You are correct that an IRA holder may roll over only one distribution from an IRA within a one year period. Also, distributions done the same day are considered one rollover. However, since you did a rollover in October, 2009, your distributions in February are not eligible for rollover. Unfortunately, IRS does not have the authority to waive this rule for anyone. In addition, since you are over age 70 1/2 any of those funds needed to satisfy your required distribution for this year would also not have been eligible for rollover. The funds need to be removed from your IRA as an excess contribution (make sure that is the box you mark on the distribution form). You have until October 15, 2011 to remove the funds and you must also take any earnings on the funds out of the account. The entire distribution (the February checks and the earnings) will be taxable for 2010, even if you do the correction in 2011.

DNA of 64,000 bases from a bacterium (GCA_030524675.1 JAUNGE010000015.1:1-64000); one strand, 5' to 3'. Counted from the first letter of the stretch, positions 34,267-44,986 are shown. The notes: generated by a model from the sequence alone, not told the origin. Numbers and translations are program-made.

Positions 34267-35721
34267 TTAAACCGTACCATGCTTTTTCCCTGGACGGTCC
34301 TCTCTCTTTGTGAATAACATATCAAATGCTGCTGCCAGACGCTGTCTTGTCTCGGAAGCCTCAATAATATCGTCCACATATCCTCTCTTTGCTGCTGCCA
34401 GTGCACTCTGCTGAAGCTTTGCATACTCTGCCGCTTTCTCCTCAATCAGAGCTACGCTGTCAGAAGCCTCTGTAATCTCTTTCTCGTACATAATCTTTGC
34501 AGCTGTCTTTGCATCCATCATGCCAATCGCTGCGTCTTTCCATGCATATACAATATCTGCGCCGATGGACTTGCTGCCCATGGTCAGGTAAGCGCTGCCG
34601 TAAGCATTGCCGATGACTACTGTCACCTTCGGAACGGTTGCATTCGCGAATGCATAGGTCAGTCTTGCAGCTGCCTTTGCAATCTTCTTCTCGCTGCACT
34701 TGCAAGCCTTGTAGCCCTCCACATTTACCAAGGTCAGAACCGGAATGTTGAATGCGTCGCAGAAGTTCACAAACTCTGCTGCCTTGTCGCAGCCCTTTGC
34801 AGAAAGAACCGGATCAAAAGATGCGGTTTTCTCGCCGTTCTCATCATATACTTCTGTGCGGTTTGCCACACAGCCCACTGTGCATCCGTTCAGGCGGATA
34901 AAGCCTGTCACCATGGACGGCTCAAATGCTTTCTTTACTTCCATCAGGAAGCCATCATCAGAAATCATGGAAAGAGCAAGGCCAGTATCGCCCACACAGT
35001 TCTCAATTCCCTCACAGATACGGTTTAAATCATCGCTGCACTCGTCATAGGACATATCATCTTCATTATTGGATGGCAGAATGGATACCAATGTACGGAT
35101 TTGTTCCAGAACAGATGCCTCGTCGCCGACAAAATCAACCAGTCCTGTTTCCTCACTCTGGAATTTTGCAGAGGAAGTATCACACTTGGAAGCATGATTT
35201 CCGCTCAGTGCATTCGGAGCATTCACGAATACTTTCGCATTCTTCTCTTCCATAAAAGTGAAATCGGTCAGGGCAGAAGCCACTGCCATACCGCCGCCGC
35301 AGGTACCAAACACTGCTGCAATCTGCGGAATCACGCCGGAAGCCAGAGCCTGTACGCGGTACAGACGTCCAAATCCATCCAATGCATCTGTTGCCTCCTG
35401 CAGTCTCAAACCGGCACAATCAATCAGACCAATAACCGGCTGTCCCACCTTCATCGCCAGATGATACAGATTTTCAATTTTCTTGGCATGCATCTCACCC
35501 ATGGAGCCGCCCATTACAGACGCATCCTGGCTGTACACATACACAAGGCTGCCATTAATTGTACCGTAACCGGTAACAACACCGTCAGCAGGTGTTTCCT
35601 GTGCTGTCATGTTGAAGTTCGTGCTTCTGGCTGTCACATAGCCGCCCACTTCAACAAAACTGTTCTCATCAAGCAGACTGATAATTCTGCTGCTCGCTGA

If I were to convert a rollover IRA this year to a Roth IRA, when would the taxes be due and what kind of payment plans are available? I heard the taxes could be paid over two years time. I just finished your book, it was very informative.

Thank you,

Andrew O'Toole

I'm glad you enjoyed the book.

For all Roth conversions in 2010, and only 2010, you have the following options:
1. Add the conversion, pre-tax dollars, to your 2010 income and pay the income tax due on your 2010 Form 1040.
2. If you decide not to include that income in 2010 then you can add half the conversion amount to your 2011 income and the other half to your 2012 income.